Addiction: It's Hiding Right Over Your Nose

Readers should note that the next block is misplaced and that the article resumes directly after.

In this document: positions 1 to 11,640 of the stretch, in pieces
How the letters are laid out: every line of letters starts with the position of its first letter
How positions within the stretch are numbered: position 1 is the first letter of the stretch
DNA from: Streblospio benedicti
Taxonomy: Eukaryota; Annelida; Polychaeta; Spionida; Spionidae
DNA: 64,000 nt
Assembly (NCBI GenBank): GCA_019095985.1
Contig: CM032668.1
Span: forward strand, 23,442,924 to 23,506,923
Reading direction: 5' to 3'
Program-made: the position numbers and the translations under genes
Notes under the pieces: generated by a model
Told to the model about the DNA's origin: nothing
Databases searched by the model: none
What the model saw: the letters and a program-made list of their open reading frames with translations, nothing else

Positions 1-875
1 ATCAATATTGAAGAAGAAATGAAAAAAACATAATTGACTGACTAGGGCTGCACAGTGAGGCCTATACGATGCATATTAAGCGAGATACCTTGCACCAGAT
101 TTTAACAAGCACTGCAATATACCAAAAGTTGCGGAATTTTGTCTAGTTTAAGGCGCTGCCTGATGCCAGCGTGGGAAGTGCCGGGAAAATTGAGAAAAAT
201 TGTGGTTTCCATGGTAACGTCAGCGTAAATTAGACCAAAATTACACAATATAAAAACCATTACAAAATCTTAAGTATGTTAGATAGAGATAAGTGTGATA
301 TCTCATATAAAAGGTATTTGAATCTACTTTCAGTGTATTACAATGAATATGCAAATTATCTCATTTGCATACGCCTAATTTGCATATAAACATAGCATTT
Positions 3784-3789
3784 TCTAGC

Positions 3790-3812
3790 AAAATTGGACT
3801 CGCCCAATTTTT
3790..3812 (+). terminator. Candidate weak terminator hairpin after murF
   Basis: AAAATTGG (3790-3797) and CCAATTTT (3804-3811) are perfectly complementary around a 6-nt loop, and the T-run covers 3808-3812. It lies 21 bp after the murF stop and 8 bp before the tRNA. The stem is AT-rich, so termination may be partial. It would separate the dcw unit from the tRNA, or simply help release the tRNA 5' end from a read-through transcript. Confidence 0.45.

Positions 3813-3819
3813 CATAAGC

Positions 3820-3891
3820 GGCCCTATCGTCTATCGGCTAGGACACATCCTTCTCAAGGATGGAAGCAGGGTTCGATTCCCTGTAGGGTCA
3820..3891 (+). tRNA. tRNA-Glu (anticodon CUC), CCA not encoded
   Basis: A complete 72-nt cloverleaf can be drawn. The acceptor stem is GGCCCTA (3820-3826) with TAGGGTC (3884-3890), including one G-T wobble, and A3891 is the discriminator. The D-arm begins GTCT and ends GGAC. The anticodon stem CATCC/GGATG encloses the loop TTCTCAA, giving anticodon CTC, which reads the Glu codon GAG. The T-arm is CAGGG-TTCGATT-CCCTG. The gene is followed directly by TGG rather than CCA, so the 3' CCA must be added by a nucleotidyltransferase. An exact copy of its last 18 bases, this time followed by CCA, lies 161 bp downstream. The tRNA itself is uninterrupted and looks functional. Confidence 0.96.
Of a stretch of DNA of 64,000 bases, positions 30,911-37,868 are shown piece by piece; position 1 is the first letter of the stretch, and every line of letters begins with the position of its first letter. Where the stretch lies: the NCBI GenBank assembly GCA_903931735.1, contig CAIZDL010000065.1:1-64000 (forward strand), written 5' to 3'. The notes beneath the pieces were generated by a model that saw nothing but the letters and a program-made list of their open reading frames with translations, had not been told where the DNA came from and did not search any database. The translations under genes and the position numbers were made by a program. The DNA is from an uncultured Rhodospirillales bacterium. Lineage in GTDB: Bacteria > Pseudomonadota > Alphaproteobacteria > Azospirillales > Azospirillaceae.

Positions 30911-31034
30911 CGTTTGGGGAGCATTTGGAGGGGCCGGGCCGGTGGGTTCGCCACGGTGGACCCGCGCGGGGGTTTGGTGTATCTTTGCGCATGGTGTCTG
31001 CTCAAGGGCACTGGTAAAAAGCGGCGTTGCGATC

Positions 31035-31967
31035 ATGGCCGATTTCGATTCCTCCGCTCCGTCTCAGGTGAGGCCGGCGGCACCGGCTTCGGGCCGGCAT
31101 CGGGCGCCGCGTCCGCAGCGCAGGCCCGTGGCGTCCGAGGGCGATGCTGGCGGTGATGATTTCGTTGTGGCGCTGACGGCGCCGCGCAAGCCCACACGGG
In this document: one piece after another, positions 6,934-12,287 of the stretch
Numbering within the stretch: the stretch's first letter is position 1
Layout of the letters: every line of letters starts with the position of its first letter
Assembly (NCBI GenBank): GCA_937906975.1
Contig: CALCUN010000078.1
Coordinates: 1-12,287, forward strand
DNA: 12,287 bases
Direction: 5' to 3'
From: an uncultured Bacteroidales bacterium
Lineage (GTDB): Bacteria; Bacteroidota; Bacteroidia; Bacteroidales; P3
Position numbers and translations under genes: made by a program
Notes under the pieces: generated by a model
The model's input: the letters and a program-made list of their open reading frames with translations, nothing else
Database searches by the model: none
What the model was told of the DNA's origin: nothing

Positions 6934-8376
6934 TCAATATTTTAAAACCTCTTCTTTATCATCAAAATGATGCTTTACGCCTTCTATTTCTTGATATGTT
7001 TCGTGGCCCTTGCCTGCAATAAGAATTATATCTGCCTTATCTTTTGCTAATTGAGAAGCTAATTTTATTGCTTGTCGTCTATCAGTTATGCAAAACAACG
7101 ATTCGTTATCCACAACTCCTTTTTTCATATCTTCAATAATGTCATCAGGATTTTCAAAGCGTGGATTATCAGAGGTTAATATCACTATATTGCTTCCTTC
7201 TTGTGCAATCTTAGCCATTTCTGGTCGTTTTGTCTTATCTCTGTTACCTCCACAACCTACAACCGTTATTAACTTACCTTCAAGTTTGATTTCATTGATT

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Some people are hard-wired to be addicts even before they touch alcohol or drugs, according to the findings of a recent study of teenage brains. In the largest brain-imaging study ever performed, scientists at the University of Vermont made MRI scans of the brains of 1,900 14-year-olds, while asking them to perform repetitive tasks and then stop mid-way through. (The same test, when used to measure inhibitory control in adults, has found that people who abuse drugs and alcohol generally perform poorly.) The scientists were able to isolate one area of the brain—the "orbitofrontal cortex"—that's responsible for impulse control. The teenagers with less MRI-indicated functionality in this region showed poorer impulse control—and these teens were more prone to early experimentation with alcohol, cigarettes and illegal drugs. "These networks are not working as well for some kids as for others," says study leader Dr. Robert Whelan. His co-researcher Hugh Garavan notes, "The differences in these networks seem to precede drug use." So these findings suggests the possibility of identifying addictive tendencies early on, simply by looking at someone's brain. “While identifying those at greatest risk of addiction is a complex process with many different factors involved, identifying brain networks specific to impulse control represents the first step,” says Whelan. Previous research on young people suggests that addictive behaviors tend to kick in early; more than 15% of teenagers meet the criteria for substance abuse by age 18.